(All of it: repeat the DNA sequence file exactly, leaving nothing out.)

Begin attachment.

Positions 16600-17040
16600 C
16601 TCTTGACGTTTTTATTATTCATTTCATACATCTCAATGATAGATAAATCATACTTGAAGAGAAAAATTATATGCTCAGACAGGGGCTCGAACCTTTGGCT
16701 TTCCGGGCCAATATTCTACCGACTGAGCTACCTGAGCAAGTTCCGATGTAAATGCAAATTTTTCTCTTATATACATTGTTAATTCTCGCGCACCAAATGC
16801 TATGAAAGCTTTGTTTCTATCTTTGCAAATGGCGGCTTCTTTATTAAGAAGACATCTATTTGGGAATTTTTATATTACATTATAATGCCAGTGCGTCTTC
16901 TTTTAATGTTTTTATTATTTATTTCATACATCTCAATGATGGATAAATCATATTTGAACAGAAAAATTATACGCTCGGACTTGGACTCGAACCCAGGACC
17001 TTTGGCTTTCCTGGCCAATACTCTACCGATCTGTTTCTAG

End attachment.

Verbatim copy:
Positions 16600-17040
16600 C
16601 TCTTGACGTTTTTATTATTCATTTCATACATCTCAATGATAGATAAATCATACTTGAAGAGAAAAATTATATGCTCAGACAGGGGCTCGAACCTTTGGCT
16701 TTCCGGGCCAATATTCTACCGACTGAGCTACCTGAGCAAGTTCCGATGTAAATGCAAATTTTTCTCTTATATACATTGTTAATTCTCGCGCACCAAATGC
16801 TATGAAAGCTTTGTTTCTATCTTTGCAAATGGCGGCTTCTTTATTAAGAAGACATCTATTTGGGAATTTTTATATTACATTATAATGCCAGTGCGTCTTC
16901 TTTTAATGTTTTTATTATTTATTTCATACATCTCAATGATGGATAAATCATATTTGAACAGAAAAATTATACGCTCGGACTTGGACTCGAACCCAGGACC
17001 TTTGGCTTTCCTGGCCAATACTCTACCGATCTGTTTCTAG